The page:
"To our knowledge, there has been no other case where the whole machine completely burned down," he said.
On Aug 16, an ATLV 4300 caught fire at a carpark at Ubi Avenue 1.
The operator from cleaning company Clean Solutions escaped injury when he jumped off the machine as it was engulfed in flames and burned to its core.
An earlier TNP report had wrongly identified the vehicle as an automated road sweeper.
Mr Tan, 48, said: "A well-maintained machine should not face any problems."
But he warned that the operators must avoid vacuuming up improperly extinguished cigarette butts and incense sticks.
"They are potential fire hazards," he explained.
Mr Milton Ng of Ramky Cleantech Services said his company has been using the machine to vacuum up litter for more than 10 years.
"None of our machines have caught fire," said the managing director, who is in his 50s.
"Sometimes our equipment get vandalised as there are no proper parking spaces accorded to us by property owners."
He added that the machines are deployed to clean open areas and even terrain such as carparks, pavements and park connectors.
"It is a highly mobile equipment that is able to manoeuvre in most terrains," said Mr Ng.
"Compared to manually sweeping the floor, using the machine is much more productive."
Clean Solutions is waiting to find out the cause of the fire from its insurance adjusters. Its sales director, Mr Sunny Khoo, 46, said the company has been using the ATLV 4300 for more than 10 years.
He added that the machine is serviced every three months.
"Initially, we suspected a short circuit as the cause of the fire, but we are waiting for investigations to be completed," he said.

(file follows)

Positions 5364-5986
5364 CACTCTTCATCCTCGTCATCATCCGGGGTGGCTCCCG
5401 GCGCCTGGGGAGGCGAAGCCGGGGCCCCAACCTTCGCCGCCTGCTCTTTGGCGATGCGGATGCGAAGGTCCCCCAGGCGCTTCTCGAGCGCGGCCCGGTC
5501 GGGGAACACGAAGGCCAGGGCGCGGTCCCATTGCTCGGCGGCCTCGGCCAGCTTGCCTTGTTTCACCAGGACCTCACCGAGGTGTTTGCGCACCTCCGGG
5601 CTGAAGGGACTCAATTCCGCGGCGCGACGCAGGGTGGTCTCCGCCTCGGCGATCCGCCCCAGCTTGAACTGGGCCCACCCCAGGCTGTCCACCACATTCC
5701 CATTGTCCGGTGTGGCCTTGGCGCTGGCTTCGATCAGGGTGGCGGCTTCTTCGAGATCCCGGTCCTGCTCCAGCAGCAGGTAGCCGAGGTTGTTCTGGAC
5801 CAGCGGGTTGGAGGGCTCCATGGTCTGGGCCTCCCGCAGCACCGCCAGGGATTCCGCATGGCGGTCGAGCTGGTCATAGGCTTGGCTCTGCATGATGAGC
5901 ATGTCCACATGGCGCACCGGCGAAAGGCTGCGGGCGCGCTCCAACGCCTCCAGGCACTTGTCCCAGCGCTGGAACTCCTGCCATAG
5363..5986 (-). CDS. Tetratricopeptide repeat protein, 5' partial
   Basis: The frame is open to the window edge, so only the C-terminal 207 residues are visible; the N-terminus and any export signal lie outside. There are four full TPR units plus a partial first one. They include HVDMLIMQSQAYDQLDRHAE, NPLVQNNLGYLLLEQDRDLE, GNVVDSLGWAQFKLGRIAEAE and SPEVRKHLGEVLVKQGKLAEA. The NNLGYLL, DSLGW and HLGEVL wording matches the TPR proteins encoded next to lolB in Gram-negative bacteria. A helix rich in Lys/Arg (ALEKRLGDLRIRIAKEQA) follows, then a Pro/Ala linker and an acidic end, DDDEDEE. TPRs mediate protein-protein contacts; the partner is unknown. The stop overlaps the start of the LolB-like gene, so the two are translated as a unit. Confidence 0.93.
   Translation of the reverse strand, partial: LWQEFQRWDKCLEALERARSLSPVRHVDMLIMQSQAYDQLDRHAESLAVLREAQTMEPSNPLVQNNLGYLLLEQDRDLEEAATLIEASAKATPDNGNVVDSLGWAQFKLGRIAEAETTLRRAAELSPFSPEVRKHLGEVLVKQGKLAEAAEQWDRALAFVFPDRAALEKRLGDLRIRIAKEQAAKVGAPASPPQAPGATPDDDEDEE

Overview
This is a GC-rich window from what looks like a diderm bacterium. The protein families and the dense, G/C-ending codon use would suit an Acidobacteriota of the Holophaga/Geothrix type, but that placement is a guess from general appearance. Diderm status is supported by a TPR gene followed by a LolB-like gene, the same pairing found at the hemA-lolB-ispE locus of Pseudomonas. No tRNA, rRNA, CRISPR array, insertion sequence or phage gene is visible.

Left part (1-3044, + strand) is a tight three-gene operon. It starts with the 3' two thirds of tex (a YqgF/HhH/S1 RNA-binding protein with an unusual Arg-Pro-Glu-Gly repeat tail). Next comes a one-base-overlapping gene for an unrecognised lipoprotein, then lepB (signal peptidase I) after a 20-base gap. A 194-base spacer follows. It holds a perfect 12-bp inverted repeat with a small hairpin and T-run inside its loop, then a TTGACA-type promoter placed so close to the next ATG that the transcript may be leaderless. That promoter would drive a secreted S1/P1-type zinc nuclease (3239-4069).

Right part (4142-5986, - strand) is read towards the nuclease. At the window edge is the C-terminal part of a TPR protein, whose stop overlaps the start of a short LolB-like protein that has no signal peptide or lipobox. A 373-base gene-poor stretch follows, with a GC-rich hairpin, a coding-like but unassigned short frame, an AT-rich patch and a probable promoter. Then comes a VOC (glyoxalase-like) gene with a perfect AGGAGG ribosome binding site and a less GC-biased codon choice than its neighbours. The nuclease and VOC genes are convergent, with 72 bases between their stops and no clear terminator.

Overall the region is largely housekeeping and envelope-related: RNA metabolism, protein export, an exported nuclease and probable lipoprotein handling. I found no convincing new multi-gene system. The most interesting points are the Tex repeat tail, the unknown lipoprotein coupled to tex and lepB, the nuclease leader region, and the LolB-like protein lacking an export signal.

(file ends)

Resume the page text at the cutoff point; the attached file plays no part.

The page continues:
"We, too, want to know what caused the fire."
TEACHER WITH TB MAY LOSE JOB
Pre-schoolers screened for TB after teacher gets disease
When one of her teachers at the pre-school she runs was diagnosed with tuberculosis (TB), she thought parents would flare up at her.
Instead, Ms Ruth Kuasaw support from parents during the crisis.
Yesterday, 80 children enrolled at the Little Greenhouse pre-school at Bukit Batok were screened for TB after the teacher was diagnosed with the airborne disease.
TB is caused by the bacteria mycobacterium tuberculosis, which mostly affects the lungs.
Symptoms include coughing that lasts for at least three weeks, fever and loss of weight and appetite.
Ms Kua, deputy chief operating officer of Global EduHub which manages Little Greenhouse, told The New Paper she will discuss with the management whether to end the teacher's two-year contract early.
Ms Kua, who is in charge of the Bukit Batok branch of the pre-school, said that after the Ministry of Health (MOH) confirmed the case of TB, the school fumigated the premises and arranged for cleaners to sanitise toys, furniture and other surfaces over the weekend.
Parents were kept in the loop with an electronic circular detailing what happened, and the steps taken by the school.
On Tuesday, the staff members followed up with calls to each parent to inform them of the TB screening for all 104 children attending the pre-school.
The first group of 80 was screened yesterday. The remaining 24 children will be screened tomorrow. The teachers will also be tested.
Ms Kua made sure rows of chairs were lined up outside the pre-school for concerned parents who may want to be present during the screening. But most were unoccupied.
"Not many parents turned up. They just left (the screening process) to us, and trusted us to update them," she said.
She added that while some children cried after their injections, most were placated with a sticker or a hug - a reward for being brave.
Ms Kua's decision to be open about the tuberculosis incident was tinged with worries that parents would get angry.
She said: "I would say that as a mother myself, I put myself in parents' shoes at all times...
"If the parents were to shout at us, it's okay.
"Let's explain to them, let's get this clear and get conversations going...